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 Struggling with Stage Fright



There’s no reason to be nervous. I’m halfway through the song, and I’m doing fine. The singer I accompany holds the attention of the audience, and no one is paying the least bit of attention to me.

Then it hits me, the thought I don’t want to have: “Hey! I’m playing just fine!” Immediately, I realize what I’ve done. “Oh, why did I have to think that?” I worry, afraid that I’ve just jinxed my performance.


And I have. Suddenly I’m focusing on my thoughts, rather than the music: “Will I hit that A-flat diminished bass okay? What if I miss? How awful will it sound? I wonder if I should just cheat and leave that bass out.”

My hands sweat, and I’m sure they are going to slide right off the keys. My face is hot. I pray to make it safely to the end of the piece, without disaster. “Here comes that tricky part,” I tell myself. “I hope I don’t make a mistake.”


Of course I make a mistake. If I’m lucky, it’s a small one, unnoticed by the audience, which is still focusing on the singer. If I’m not so lucky, it’s something bigger.


Stage fright still plagues me, though I’ve played the accordion since I was four and a half years old. My first performance was at a banquet when I was just five years old, and I cried. Now I don’t cry. However, I still feel fear, dread, and a terrible anxiety about making mistakes. Those feelings make me hate to perform in public.


Years ago, I heard someone say that it is not the body but the mind that keeps Olympic athletes from reaching ever higher goals. At the time, I thought that was a dumb comment. Now I don’t. I’m at last beginning to see that the mind has incredible power. I know that it is my mind that holds me back and makes me miserable.

The problem is that I just don’t know what to do about it.

I love playing—when I’m alone, or whenever others are half listening as they go about doing other things. Then I’m making music. Then I’m doing what I think of as playing from the heart. In public, however, I can’t keep my mind from interfering with my fingers. The music gets broken down into pieces and parts in my brain and becomes separate notes, difficult chords, obstacles to overcome instead of music to flow.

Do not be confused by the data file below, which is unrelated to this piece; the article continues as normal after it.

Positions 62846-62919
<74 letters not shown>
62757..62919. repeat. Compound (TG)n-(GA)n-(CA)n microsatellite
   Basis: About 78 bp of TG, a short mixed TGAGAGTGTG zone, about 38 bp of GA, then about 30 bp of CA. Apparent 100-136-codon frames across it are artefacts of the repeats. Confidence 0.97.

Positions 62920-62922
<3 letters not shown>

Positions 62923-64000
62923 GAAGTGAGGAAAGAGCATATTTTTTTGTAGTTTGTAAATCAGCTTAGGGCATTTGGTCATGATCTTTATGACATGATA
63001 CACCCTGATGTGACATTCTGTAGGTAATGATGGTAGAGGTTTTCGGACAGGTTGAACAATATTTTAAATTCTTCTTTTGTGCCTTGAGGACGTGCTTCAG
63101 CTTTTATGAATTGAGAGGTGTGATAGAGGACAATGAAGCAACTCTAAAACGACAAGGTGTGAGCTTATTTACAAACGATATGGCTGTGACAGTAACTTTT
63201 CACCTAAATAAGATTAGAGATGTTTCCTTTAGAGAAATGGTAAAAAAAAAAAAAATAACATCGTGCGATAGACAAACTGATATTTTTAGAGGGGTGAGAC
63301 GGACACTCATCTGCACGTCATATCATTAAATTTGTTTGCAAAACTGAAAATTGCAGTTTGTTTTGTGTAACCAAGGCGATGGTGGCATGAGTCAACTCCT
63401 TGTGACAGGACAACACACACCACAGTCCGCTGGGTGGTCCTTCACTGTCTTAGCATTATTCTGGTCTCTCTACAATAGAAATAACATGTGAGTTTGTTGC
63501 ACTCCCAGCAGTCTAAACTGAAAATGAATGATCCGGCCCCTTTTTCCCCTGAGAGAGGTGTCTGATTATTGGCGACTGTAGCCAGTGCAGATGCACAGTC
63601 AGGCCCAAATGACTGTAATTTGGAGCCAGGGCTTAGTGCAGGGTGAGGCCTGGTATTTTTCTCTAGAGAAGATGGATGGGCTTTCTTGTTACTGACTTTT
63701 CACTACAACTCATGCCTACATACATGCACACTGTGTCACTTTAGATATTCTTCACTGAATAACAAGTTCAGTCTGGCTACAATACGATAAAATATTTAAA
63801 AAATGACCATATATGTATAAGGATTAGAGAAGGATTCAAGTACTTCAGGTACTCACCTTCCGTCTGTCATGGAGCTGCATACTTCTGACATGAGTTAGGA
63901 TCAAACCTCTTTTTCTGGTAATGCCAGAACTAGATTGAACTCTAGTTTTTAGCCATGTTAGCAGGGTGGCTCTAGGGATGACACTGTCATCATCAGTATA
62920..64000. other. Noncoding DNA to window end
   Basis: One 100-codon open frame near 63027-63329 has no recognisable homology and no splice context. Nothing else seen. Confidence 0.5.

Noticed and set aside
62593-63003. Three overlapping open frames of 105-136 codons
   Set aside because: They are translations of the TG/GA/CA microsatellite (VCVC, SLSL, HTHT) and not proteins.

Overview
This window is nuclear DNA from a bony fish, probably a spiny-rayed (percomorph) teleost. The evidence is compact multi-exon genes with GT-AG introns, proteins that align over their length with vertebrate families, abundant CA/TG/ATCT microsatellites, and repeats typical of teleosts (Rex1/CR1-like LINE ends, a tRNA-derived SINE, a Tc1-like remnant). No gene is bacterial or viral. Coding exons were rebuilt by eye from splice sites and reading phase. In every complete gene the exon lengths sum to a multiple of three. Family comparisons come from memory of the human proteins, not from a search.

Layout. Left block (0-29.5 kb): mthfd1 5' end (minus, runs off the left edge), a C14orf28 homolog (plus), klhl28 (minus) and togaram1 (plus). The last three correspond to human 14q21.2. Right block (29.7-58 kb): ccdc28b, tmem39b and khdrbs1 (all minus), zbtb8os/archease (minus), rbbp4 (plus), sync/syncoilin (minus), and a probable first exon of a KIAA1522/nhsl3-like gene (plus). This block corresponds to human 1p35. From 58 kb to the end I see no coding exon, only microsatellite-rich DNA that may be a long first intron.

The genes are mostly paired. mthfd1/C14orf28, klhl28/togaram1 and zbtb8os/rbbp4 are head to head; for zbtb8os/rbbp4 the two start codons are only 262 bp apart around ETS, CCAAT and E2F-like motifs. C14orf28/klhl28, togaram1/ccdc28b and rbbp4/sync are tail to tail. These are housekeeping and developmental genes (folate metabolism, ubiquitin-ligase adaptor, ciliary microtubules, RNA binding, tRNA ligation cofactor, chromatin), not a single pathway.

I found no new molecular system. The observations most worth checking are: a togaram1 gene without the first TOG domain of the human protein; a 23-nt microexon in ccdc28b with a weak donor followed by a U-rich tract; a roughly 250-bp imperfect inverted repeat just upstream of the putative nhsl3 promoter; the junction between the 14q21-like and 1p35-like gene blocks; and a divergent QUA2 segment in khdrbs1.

Oh, I usually get through the performance just fine, more or less. The audience may think it’s fine, but I know better. It’s not what I know I can do.

I’m sure other accordionists must share my stage fright. Though nothing I’ve tried has freed me of my discomfort with performing, what has helped most are these three things:

  • Visualization. I practice in my mind. I imagine myself performing well and being pleased with myself. I “see” every part of the performance, from sitting down and opening my music to smiling and hearing applause at the end.

  • Playing with others. I enjoy playing far more if I’m not the focus of attention. Accompanying a singer or playing as part of a group is far more enjoyable for me than being a soloist. It doesn’t cure my stage fright, but it helps.

  • Kava kava root. A visit to a health food store introduced me to the herb kava kava root, which is supposed to have a calming effect. I now take two capsules an hour or so before I play, and it does seem to help. The help may be “in my head”—but then so is my problem with playing in public!

 After this piece was first published in the CAPA Times (now replaced by this website), CAPA members sent me ideas for dealing with my problem. Read on for their ideas.

Cheri Thurston

Photo by Robbie Grubbs from Houston - What????, CC BY-SA 2.0,

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